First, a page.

In CPTED-UK we recognise that the traditional approaches to security can often result in inequitable and exclusionary outcomes. We encourage policies and procedures that protect buildings users and at the same time contribute to the dignity, safety, and security of the wider community.
CPTED as a discipline of security traditionally focused on the physical features of the environmental design such as access control, natural surveillance, or territorial reinforcement. The recently published ISO 22341: 2021 standard for Crime Prevention through Environmental Design recognises the value of our approach. The social strategies, defined by the ISO as CPTED 2nd generation, and the more traditional CPTED strategies are interdependent and complement each other.
The ISO Technical Committee ISO/TC 292, who developed the standard, represented 50 contributing countries, and 19 countries acting as observers. For the first time CPTED has been officially defined on a global scale.
Both the physical and social strategies of CPTED contribute to the development of sustainable communities where crime, disorder and the fear of crime do not undermine the quality of life.
Design is often associated with the aesthetics. The role and value of the design are much more than that. Design Council defines design as a mindset and a skillset where critical thinking combines with creativity.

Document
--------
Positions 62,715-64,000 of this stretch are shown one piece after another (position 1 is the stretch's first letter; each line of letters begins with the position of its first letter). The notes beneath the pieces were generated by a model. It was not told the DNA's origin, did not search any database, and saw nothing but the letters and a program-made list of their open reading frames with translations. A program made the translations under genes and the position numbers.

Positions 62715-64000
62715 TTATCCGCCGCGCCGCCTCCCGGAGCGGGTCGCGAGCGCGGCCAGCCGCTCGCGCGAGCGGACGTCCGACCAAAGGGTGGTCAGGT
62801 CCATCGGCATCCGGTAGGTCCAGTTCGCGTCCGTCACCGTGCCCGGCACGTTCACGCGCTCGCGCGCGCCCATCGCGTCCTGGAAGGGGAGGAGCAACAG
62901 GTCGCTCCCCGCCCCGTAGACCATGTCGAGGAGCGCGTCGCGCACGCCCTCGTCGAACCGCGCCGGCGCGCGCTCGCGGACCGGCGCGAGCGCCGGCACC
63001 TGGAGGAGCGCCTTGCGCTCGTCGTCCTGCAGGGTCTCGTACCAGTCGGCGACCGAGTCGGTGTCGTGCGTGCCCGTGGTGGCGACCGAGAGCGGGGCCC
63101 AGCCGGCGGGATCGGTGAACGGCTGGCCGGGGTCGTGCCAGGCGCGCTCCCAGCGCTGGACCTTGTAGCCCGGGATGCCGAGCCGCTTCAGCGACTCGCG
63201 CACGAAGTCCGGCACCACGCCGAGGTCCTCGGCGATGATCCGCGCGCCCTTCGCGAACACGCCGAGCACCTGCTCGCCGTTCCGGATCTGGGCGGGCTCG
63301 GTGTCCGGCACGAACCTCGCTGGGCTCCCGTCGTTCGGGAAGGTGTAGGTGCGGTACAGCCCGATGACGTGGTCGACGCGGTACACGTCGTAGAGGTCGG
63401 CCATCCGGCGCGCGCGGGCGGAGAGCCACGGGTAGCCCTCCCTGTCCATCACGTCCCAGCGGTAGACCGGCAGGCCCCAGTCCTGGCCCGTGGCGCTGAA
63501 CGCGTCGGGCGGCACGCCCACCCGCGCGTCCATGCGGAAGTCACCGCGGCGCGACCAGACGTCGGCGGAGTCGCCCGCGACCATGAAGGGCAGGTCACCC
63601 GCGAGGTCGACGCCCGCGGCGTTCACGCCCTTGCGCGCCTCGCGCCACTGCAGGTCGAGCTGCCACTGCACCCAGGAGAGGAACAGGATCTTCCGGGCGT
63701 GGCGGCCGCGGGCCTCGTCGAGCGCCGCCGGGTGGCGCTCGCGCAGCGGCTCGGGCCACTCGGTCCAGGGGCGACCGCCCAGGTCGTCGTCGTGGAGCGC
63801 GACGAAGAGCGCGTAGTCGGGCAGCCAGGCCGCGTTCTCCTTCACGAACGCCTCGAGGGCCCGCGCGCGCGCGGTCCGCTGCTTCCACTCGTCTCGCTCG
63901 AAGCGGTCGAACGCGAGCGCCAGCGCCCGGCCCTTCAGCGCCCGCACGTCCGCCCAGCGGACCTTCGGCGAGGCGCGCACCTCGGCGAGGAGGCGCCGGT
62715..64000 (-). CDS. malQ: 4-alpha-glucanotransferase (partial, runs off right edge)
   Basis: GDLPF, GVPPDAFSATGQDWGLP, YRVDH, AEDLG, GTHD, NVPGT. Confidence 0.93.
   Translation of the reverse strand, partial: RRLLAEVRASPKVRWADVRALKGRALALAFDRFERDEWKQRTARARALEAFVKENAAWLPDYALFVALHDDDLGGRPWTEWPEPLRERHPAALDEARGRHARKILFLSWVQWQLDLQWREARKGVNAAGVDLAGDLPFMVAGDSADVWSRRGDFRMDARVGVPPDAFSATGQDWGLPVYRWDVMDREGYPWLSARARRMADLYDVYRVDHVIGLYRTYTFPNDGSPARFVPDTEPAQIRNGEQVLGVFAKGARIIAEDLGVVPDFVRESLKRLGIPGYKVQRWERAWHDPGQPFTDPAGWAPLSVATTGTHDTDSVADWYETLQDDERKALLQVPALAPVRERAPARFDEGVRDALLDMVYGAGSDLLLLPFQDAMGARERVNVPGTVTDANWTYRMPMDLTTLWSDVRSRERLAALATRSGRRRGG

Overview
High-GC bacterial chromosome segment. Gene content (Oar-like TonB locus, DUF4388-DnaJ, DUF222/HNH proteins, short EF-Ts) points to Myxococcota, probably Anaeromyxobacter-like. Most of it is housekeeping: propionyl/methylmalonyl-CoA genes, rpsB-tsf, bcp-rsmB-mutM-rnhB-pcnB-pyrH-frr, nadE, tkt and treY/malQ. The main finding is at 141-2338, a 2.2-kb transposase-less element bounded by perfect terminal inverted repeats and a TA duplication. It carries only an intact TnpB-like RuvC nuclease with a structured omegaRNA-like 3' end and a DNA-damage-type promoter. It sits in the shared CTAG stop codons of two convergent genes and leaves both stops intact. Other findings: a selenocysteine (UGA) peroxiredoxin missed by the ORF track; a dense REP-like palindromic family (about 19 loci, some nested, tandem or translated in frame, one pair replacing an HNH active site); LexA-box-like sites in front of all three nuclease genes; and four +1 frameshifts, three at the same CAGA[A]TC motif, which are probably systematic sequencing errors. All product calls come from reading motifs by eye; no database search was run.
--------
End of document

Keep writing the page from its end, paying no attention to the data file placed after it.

Making life better by design starts with research to ensure the entire process is evidence driven. Design Council gathers, commissions, and publishes pioneering, evidence-based research on the value of design. CPTED-UK always actively look for case studies to learn from, especially when there is potential for transfer of innovation.
Urban design and architecture rely on diverse groups of stakeholders from various disciplines. The collective perspective is essential for problem-solving in any context. It ensures the most appropriate, sustainable, and fit-for-purpose solutions to serve the people and the planet.
Community engagement and inclusivity are at the heart of CPTED from its inception in the early 60s. One of the founders and pioneers of CPTED, Jane Jacobs said: “Cities have the capability of providing something for everybody, only because, and only when, they are created by everybody.” The Death and Life of Great American Cities by Jane Jacobs, first published in 1961, is still one of the most influential books in the history of American city planning.
The challenges that the design needs to respond to have changed dramatically since the 60s. The 15-minute city is one of the most prominent trends in urban design today. It responds to the climate crisis and the subsequent global focus of the green agenda. Mixed developments, where people can access all their daily essentials within 15 minutes on foot or by bike, are to reduce the carbon footprint generated by transport.
Trends in contemporary design are also influenced by opportunity. Modern technologies, especially in the field of data processing and communication, inspired the urban concept of smart cities. CPTED-UK participate in research programs testing the world’s most innovative technologies to protect people in high-risk public areas.
As specialists in the field and keen advocates of CPTED Baxi and Richard will contribute to the development of a security culture within the Design Council. Their network of strategic partnerships will help to facilitate the exchange of knowledge, experience and good practice between the Design Council and likeminded organizations overseas.